In the box
I saw that the F-105D had just been released on the Luckymodel.com newsletter, and knowing how cheap and fast they usually are, I bought it there and then. As the only other Thud in 1/48th was the old Monogram/Revell offering, which is getting a bit dated now, this new tooled Thud went straight to the front of the build pile.
The 245 parts can be found 8 light grey sprues and 1 clear sprue. There is no sign of flash but there are a few pin marks. Most of these won't be seen but there are a few I found on the inside of the wheel well doors and engine exhaust pipe. They are quite shallow and filling them wasn't too problematic. A inbox review of the kit can be found HERE
The ejection seat has moulded on harness's and is fairly detailed, but is only about 50% accurate to the real seat. I built up the seat and painted it with a dark grey colour, olive drab cushions and the red head rest. After finding a pic of the real bang seat, and realising how much paraphernalia is on it, I then added some black wiring for the oxygen mask, another set of harness's and a few more wires for the leg restraints and to generally clutter it up a bit. OK its still not perfect but it looks more realistic.
The tub was built up and painted dark grey and a light wash of black was applied to create shadows. The cockpit tub has raised detail for the instrument panels and the supplied decals settled well over them with the help of some Micro Sol/Set. The decals seemed to be a little bright and over powering but once a dull coat went on them they did dull down a bit. Looking at photos of the real instrument panels, the dials are pretty much in the correct places but HB have used a little artistic license regarding some of the colouring.
The engine casing is built up from 23 parts and looks to be fairly detailed. Only the rear half of the engine is visible, if you leave the tail section off the aircraft, so any additional work on the front half is rather wasted. A bit of filler is need on the rear 4 pieces that make up the exhaust tail. The engine was sprayed with Alclad II steel, and then I misted over some Alclad Aluminium. Once dry I then used Alclad jet exhaust and burnt metal on the rear half. Finally a heavy black wash for all the nooks and crannies was applied.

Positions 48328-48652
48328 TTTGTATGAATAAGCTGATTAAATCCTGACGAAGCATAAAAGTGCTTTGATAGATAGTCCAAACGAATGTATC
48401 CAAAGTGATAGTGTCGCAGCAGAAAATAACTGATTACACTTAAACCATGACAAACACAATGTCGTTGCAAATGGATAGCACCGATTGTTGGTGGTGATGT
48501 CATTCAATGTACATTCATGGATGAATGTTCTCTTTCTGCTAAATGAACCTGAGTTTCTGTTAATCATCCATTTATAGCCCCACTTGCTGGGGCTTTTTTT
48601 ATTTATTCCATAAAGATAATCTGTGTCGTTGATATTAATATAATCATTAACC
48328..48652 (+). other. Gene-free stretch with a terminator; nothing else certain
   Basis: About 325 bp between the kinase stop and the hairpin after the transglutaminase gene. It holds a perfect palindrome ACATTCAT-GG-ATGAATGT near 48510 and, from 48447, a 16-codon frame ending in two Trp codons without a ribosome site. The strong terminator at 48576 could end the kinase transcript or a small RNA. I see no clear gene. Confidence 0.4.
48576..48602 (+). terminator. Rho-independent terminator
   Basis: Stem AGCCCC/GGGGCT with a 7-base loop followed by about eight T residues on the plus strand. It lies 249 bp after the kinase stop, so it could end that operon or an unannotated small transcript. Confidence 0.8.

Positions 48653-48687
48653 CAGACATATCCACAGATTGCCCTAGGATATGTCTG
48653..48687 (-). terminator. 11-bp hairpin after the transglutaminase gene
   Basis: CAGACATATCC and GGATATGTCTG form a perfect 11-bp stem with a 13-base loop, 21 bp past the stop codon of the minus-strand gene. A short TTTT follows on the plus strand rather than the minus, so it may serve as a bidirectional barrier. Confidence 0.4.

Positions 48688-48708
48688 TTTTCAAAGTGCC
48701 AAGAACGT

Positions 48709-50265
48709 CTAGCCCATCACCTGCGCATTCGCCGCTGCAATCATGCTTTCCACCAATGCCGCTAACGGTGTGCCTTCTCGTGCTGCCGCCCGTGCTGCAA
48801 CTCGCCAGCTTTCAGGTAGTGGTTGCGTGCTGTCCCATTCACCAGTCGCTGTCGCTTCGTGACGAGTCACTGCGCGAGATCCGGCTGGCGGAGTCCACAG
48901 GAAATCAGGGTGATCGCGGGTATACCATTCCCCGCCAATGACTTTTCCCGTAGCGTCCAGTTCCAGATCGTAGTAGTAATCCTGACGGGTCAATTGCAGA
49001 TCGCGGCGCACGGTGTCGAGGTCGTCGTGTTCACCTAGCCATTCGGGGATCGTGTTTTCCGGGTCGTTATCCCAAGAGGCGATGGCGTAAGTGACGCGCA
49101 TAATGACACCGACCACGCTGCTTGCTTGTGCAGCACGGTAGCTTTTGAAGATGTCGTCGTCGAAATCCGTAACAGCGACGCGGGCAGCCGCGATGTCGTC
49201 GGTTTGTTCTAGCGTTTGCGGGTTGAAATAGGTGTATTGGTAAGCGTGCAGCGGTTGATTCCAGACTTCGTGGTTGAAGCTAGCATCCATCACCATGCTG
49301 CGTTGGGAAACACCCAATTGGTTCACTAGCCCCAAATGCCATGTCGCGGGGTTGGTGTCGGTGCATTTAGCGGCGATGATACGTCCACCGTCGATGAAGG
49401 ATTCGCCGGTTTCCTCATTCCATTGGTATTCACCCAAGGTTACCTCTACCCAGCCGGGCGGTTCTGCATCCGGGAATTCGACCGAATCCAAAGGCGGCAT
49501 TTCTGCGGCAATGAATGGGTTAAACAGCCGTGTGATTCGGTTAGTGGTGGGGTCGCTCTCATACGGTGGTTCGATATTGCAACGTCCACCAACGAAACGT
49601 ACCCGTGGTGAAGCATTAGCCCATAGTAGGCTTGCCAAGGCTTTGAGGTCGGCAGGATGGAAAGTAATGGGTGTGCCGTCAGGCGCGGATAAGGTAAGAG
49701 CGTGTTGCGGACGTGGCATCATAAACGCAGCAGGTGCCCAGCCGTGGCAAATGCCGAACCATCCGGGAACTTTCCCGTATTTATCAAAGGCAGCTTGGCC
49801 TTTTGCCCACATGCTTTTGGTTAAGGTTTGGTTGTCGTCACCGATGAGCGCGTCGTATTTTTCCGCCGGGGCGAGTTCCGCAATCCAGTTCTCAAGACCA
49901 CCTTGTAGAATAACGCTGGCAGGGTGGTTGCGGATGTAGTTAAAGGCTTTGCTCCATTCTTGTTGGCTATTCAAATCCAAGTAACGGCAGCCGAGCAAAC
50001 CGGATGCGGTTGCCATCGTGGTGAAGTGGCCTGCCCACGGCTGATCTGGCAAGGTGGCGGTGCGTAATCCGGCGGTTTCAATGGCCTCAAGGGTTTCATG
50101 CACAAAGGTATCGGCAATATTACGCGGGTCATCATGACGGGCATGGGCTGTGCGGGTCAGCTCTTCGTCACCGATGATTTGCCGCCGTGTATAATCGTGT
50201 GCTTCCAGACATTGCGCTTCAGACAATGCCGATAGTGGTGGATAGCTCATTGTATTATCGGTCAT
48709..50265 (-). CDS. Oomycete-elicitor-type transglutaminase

Each wing is made up of 16 parts and the fit is pretty much spot on. A couple of the 5 roll control spoilers, on each wing, do need a little jimmying and sanding to get into place, but once in fit snugly. With a bit of surgery the spoilers and flaps could be positioned in the open and dropped position. Looking a photos of aircraft sitting on hardstands, the flaps and spoilers are in neutral positions, so I left them as they were. A hydraulic retraction jack is also fitted into each side of the main wheel wells at this stage.
The wheel wells
Before you close up the fuselage, the nose wheel well has to be built up and placed into the nose of the aircraft. The instructions call out for the whole of the nose undercarriage to be built, but knowing how delicate the resulting leg will be, this is asking for trouble. One way out, I found, is to only insert the nose-wheel strut (part F-26) and the main upper leg (part F-1). Both these parts were not glued, as I could then tuck them into the wheel bay, so they wouldn't get damaged. I then checked a couple of references regarding the colour of the wheel wells, and found that they were either aluminium, interior green or painted white. The nose and main wells were then sprayed interior green, with the piping picked out in black. A wash of burnt umber, then a coat of dull-coat finished the wheel wells.
Main parts assembly
With the fuselage assembly, it all depends on if you want to model the aircraft with the tail section removable. If you are showing the engine off, then follow the instructions, building the 4 fuselage halves separate. If you wish to conceal the engine, I feel the best way to get a decent fit is to omit the engine firewalls (parts G-30 and G-31) and glue each rear section onto the main fuselage halves, to insure the correct profile is maintained. This worked dry-fitting, but a little filler may be needed to blend it all in. Once you fit the firewalls into the fuselage there is a pronounced gap around the tail section.
Before the fuselage halves are glued together, the cockpit, front wheel bay, refueling probe housing and the engine are installed. At no point are you told to put any weight in the nose, to stop it becoming a tail sitter, so erring to caution a few screws were attached in front of the cockpit.
Once the fuselage was dry I attached the wings, which do fit well and seem pretty sturdy. A little filler was needed on the fuselage seam, but this only takes minutes to do.
The tail is in 2 separate pieces and is glued to 2 "eyes" on the fuselage. One of the "eyes" is on the forward section of the fuselage, with the other "eye" on the separate rear section. If you are showing the engine then the front "eye" has to be removed, by cutting it off then sanding smooth. The tail section can then be glued to the rear fuselage.